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I have strings like:

Avery® Laser & Inkjet Self-Adhesive

I need to convert them to

Avery Laser & Inkjet Self-Adhesive.

I.e. remove special characters and convert html special chars to regular ones.

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I'm interested in why are you getting the HTML encoded strings... In my "ideal" app the programmer never should have to... (simply encode to html the result, but receiving it... never) – helios Feb 18 '10 at 9:24
It's legacy code which saves data it such raw format I need to read and convert it. – Vladimir Feb 18 '10 at 9:41
Oh. In case of strange chars... it looks like it originally was a UTF-8 char and was decoded (readed) as ISO-8859-1 (Western ISO)... by example. If you have a Ñ, it has 2 bytes in UTF-8, so if you read it in iso-western it reads to strange chars. If it's the case and you know the encodings you code use new String(byte[], encodingName) and someString.getBytes(encodingName) to obtain the good chars. – helios Feb 18 '10 at 10:01
up vote 16 down vote accepted
Avery® Laser & Inkjet Self-Adhesive

First use StringEscapeUtils#unescapeHtml4() (or #unescapeXml(), depending on the original format) to unescape the & into a &. Then use String#replaceAll() with [^\x20-\x7e] to get rid of characters which aren't inside the printable ASCII range.


String clean = StringEscapeUtils.unescapeHtml4(dirty).replaceAll("[^\\x20-\\x7e]", "");

..which produces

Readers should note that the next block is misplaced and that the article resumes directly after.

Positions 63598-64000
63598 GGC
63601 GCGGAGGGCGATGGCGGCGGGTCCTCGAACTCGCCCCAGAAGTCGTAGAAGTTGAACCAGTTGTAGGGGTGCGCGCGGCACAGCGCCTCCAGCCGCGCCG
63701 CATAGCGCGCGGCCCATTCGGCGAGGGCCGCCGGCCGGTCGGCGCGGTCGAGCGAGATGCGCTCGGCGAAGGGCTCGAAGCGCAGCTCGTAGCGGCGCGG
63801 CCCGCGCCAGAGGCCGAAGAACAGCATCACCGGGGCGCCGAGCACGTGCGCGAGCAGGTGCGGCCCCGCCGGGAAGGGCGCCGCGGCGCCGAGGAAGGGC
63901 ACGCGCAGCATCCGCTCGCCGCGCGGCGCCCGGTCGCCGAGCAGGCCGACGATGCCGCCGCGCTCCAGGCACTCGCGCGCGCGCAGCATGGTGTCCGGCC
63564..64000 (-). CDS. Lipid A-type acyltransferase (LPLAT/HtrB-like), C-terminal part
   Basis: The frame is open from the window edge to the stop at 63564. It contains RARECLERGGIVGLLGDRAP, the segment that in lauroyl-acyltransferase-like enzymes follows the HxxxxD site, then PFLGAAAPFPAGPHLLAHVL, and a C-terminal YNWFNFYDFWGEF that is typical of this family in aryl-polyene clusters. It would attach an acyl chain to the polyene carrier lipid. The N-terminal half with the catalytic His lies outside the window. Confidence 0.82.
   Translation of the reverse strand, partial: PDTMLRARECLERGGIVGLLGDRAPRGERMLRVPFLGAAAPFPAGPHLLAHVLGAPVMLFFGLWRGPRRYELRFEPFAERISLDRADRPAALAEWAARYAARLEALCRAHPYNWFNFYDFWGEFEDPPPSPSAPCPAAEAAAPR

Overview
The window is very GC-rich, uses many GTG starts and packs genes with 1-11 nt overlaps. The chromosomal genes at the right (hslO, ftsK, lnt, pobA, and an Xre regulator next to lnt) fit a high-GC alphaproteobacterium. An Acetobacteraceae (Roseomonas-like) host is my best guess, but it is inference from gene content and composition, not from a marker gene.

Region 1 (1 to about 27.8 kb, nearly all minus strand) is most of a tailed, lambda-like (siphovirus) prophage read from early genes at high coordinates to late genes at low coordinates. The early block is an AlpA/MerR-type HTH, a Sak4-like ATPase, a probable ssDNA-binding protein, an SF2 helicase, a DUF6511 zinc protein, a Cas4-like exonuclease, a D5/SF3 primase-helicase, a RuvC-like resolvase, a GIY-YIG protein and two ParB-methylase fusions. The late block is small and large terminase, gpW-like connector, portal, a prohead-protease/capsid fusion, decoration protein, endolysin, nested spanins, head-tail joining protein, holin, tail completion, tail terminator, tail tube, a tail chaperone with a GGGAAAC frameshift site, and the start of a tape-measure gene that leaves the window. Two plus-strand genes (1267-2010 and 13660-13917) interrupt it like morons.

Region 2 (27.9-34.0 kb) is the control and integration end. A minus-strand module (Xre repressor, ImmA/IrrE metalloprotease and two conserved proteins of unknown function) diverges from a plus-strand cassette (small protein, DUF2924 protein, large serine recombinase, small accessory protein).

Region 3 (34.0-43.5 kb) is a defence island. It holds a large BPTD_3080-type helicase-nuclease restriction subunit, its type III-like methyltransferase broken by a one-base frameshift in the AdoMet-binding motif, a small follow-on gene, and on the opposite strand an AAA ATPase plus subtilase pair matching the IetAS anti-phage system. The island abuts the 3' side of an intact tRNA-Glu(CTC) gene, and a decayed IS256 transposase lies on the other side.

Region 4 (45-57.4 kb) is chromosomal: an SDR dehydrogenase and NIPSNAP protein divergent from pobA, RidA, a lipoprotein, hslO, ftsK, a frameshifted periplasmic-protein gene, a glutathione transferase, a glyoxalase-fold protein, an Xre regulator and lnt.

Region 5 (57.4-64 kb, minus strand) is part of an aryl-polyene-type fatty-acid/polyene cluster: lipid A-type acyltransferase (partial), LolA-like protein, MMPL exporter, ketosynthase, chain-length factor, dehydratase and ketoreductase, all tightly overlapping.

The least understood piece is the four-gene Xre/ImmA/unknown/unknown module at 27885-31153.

Avery Laser & Inkjet Self-Adhesive

(without the trailing dot as in your example, but that wasn't present in the original ;) )

That said, this however look like more a request to workaround than a request to solution. If you elaborate more about the functional requirement and/or where this string did originate, we may be able to provide the right solution. The ® namely look like to be caused by using the wrong encoding to read the string in and the & look like to be caused by using a textbased parser to read the string in instead of a fullfledged HTML parser.

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Yep, trailing dot is my typo) You're right saying this kind of strings are result of textbased parser reading html. – Vladimir Feb 19 '10 at 11:45

You can use the StringEscapeUtils class from Apache Commons Lang project.

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Maybe you can use something like:

yourTxt = yourTxt.replaceAll("&", "&");

in some project I did something like:

public String replaceAcutesHTML(String str) {

str = str.replaceAll("á","á");
str = str.replaceAll("é","é");
str = str.replaceAll("í","í");
str = str.replaceAll("ó","ó");
str = str.replaceAll("ú","ú");
str = str.replaceAll("Á","Á");
str = str.replaceAll("É","É");
str = str.replaceAll("Í","Í");
str = str.replaceAll("Ó","Ó");
str = str.replaceAll("Ú","Ú");
str = str.replaceAll("ñ","ñ");
str = str.replaceAll("Ñ","Ñ");

return str;


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That means that you need to unescape every occurrence of every placeholder in HTML, which is a pain, especially when someone has already written it for you. – Chinmay Kanchi Feb 18 '10 at 15:12
That would work, but its not an ideal approach. To do that you'd have to build (and maintain) a set of all special characters to replace. It's better to use an existing library or encoder than to do manual replacements where possible. It also happens to be easier and less tedious to implement! – Freiheit Feb 18 '10 at 15:12

Incase you want to mimic what php function htmlspecialchars_decode does use php function get_html_translation_table() to dump the table and then use the java code like,

    static Hashtable html_specialchars_table = new Hashtable();
    static {
    static String htmlspecialchars_decode_ENT_NOQUOTES(String s){
            Enumeration en = html_specialchars_table.keys();
                    String key = (String)en.nextElement();
                    String val = (String)html_specialchars_table.get(key);
                    s = s.replaceAll(key, val);
            return s;
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